Did I step through a time warp?
How is it we live in an age when Blacks are still routinely discriminated against, where from the highest federal offices white supremacists are encouraged to enact hatred and violence, where police officers who engage in blatant gratuitous brutality are not prosecuted?
Another Black woman has become the victim of police violence, and, of course, the officers walked away uncharged.
A Texas grand jury acquitted Harris County, Texas sheriff’s deputies Ronaldine Pierre and William Strong of official oppression of Charnesia Corley, who accused the officers of subjecting her to an extensive roadside strip search in which she was vaginally violated.
Now Corley’s attorney, Sam Cammack, has released dashcam video of the incident he says demonstrates Corley’s treatment as a form of rape, and he wants an independent prosecutor to look into the case.
A federal civil rights trial is set for January.
Sam Cammack said:
“When you stick your fingers in somebody without their effective consent, that’s rape in any state that I know of.”
Wait, think I hear some screaming coming from my right.
“She must have done something to deserve it!”
Well, if we consider running a stop sign and failing to use turn signals appropriate justification to strip a woman naked in a Texaco parking lot, force her to bend over, and subject her to an eleven-minute “examination” in which a female officer sticks fingers into her vagina and anus, then perhaps.
Most civilized societies would not agree, though.
I’m willing to bet if we heard about this occurring in other country, we would be calling the police “savages” and “barbarians.” Oh, right…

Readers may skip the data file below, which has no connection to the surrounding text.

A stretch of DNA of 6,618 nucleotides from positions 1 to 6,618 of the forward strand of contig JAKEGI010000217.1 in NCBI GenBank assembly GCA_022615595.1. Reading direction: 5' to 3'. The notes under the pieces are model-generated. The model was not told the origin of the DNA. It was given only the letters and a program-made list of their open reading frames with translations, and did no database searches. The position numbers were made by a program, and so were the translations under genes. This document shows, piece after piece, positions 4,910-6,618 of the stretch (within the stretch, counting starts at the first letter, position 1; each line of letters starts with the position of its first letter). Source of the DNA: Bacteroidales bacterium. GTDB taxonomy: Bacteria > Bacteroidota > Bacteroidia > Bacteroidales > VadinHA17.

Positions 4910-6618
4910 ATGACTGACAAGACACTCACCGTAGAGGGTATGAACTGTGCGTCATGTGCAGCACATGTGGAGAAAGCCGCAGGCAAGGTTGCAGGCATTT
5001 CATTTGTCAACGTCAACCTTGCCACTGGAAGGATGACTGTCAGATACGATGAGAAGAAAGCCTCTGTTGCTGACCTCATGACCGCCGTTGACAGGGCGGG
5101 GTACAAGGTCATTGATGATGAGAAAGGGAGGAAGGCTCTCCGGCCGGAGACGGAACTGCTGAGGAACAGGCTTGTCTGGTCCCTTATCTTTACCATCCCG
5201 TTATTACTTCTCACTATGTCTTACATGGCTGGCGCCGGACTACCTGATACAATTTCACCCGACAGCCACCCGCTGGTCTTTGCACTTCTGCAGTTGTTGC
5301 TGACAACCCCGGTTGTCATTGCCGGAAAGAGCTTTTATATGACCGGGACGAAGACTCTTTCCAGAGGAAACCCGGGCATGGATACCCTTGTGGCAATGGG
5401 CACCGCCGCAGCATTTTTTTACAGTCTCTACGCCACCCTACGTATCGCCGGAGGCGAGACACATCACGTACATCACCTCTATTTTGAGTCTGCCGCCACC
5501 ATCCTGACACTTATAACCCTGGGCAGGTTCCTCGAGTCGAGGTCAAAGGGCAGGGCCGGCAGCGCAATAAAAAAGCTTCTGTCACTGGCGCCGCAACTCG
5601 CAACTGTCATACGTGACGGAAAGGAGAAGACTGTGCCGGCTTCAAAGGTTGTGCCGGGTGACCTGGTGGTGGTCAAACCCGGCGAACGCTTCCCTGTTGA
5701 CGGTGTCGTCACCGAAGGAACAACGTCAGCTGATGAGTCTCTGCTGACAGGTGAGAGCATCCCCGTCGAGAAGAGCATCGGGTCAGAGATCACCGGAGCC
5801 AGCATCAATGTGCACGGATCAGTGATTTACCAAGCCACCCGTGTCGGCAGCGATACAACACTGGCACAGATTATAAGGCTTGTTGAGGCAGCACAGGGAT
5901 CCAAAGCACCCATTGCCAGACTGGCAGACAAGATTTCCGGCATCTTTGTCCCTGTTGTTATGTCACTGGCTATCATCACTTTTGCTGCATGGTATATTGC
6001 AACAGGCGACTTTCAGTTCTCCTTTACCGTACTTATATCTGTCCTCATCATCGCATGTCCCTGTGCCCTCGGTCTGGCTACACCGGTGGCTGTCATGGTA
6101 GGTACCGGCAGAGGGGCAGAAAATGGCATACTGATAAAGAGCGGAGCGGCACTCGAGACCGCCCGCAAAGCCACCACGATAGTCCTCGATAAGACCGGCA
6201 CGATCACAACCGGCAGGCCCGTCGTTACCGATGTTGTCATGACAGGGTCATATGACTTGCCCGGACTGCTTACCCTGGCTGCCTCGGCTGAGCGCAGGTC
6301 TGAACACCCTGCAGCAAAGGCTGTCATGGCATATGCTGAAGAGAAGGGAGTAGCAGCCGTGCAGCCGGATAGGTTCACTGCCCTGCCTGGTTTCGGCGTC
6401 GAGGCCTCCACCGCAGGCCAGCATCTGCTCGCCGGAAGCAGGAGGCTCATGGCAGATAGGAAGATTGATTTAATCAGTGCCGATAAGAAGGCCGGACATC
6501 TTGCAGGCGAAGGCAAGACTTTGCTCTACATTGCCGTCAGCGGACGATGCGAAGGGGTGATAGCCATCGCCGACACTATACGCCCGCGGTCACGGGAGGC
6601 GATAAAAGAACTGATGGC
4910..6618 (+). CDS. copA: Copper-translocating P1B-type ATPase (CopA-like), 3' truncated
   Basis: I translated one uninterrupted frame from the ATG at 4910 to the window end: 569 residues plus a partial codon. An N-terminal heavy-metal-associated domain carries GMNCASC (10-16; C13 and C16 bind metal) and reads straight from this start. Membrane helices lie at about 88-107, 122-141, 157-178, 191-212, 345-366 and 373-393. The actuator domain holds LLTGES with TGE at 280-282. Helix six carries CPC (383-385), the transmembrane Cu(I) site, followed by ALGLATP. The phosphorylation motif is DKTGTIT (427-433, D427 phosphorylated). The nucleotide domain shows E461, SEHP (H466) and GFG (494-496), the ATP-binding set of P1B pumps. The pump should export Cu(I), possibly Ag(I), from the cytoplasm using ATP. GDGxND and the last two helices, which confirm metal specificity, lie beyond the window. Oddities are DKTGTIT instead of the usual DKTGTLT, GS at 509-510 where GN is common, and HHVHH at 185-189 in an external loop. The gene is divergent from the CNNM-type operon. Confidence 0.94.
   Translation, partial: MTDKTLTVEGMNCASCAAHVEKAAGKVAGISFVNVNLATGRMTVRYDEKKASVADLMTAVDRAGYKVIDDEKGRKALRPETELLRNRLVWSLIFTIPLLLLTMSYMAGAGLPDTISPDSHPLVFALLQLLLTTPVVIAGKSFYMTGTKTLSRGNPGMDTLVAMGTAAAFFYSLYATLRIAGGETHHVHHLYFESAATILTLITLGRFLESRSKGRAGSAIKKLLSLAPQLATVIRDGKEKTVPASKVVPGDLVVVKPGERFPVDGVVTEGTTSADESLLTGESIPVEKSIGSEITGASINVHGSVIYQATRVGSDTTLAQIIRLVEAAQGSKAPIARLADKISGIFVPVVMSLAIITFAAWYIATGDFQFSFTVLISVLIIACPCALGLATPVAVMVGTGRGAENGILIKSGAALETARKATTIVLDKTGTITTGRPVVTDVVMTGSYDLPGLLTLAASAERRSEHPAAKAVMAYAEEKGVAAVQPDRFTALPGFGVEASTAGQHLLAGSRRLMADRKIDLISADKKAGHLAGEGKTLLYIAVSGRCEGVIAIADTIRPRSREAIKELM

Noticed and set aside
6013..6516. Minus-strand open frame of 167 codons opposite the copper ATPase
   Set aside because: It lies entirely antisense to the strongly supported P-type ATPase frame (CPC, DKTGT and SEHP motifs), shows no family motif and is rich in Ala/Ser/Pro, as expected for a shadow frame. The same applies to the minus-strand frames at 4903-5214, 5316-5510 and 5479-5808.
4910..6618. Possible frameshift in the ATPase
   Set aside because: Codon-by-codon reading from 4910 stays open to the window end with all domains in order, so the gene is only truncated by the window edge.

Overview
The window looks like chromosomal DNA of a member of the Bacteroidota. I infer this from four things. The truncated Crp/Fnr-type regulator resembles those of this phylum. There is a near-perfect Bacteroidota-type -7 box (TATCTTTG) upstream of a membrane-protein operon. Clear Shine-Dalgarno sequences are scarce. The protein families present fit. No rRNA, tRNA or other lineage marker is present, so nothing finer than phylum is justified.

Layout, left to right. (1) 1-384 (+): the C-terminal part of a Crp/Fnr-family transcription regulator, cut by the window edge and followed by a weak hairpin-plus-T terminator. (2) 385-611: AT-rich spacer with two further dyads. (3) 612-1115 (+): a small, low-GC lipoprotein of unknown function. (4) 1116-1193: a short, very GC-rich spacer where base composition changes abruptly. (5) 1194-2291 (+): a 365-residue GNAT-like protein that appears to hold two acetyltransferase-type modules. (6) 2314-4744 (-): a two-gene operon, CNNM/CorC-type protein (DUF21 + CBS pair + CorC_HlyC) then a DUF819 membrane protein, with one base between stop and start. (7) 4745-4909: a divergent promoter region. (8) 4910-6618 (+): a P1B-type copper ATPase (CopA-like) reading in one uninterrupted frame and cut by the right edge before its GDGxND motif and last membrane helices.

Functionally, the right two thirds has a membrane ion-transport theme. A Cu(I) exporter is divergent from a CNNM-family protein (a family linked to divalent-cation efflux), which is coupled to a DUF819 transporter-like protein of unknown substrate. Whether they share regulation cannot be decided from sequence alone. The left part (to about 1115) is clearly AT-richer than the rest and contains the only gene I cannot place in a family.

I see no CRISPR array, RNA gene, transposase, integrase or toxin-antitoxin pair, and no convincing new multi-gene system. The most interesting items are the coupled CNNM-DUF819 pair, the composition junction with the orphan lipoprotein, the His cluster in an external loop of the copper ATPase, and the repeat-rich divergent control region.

We have laws protecting people from cruel and unusual punishment, as we do guaranteeing protection from warrant-less searches.
Corley’s federal lawsuit against Harris County alleges:
“When one of the Deputies tried to insert her fingers into Ms. Corley’s vagina, Ms. Corley protested. At that point, the Deputies forcibly threw Ms. Corley to the ground, while she was still handcuffed, pinned her down with her legs spread apart, threatened to break her legs and without consent penetrated her vagina in a purported search for marijuana.”
Corley was subsequently arrested and charged with possession of 0.02 ounces of marijuana and resisting arrest. Harris County district attorney’s office then dropped the charges.
Andrea J. Ritchie, author of Invisible No More: Police Violence Against Black Women and Women of Color, argues against the knee-jerk reaction that some people just deserve whatever treatment police deem necessary.
“When they’re violating the bodies of black women, I think there’s this perception in society that that’s par for the course, that that’s to be expected and that combines with these profiles of black women as drug couriers, drug concealers, as people who are always hiding drugs in some part of their body. And so I think those things kind of combine in the minds of grand jurors to: ‘Well, isn’t this how we wage the war on drugs, isn’t this what we think black women are doing all the time anyway? So we’re not going to hold this officer liable for basically doing the job we told them to do.’”
As much as there is cause for concern, there is also cause for hope.
Texas lawmakers passed a bill that went into effect a couple of months after Corley’s arrest that prohibits officers from conducting unwarranted roadside body cavity searches.
However, in Trump’s ‘Merica with Jefferson Beauregard Sessions as attorney general ramping up the drug war, we face an increase in this type of treatment against minorities.
About it, Andrea J. Ritchie says:
“It’s unfortunately a very consistent characteristic of the war on drugs. t’s a concern as the federal government, particularly [the attorney general] Jeff Sessions, talk about ramping that up, that we’ll be seeing more and more of the kind of searches that Charnesia describes.”
Watch the dashcam footage of the full roadside cavity search: Please note that the footage shows the entire cavity search including the before and after.
What you are about to watch is graphic, and may be disturbing to some viewers. Viewer discretion is advised:
Featured Image: Screenshot Via YouTube Video.